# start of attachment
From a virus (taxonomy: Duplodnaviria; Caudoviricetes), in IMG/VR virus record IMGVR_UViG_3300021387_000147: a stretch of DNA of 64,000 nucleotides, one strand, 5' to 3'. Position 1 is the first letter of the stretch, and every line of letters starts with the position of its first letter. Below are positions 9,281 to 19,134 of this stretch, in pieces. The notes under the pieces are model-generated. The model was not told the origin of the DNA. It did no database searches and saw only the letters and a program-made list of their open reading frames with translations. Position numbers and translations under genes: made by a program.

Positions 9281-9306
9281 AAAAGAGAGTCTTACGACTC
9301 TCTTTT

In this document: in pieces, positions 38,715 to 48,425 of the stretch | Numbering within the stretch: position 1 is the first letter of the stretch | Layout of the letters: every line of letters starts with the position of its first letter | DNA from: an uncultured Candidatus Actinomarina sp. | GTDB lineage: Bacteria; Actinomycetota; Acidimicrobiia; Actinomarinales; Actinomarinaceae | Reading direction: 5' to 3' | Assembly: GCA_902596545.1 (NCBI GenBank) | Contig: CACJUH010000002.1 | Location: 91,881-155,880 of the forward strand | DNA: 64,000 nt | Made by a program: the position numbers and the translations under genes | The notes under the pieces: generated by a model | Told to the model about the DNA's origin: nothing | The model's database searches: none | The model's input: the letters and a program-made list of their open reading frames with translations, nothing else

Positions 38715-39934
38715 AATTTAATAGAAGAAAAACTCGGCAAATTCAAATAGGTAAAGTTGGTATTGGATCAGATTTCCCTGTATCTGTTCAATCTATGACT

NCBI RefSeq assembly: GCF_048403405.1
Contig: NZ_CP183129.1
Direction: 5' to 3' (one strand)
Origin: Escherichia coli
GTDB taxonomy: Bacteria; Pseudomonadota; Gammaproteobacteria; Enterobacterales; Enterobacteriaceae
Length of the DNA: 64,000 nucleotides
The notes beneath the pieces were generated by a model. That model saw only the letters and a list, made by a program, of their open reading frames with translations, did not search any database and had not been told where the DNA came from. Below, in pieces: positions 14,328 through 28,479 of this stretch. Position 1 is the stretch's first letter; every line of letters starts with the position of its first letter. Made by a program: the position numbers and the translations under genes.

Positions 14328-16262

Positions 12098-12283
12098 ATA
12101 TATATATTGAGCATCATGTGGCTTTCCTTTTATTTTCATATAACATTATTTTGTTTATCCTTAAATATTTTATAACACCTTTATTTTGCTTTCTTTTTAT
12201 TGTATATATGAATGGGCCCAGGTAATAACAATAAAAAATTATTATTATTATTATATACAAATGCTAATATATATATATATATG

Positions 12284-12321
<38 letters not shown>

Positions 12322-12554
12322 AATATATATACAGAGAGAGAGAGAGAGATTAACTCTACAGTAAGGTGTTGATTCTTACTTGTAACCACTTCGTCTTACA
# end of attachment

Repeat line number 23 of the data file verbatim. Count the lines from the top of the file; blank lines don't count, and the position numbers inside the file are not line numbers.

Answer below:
12322 AATATATATACAGAGAGAGAGAGAGAGATTAACTCTACAGTAAGGTGTTGATTCTTACTTGTAACCACTTCGTCTTACA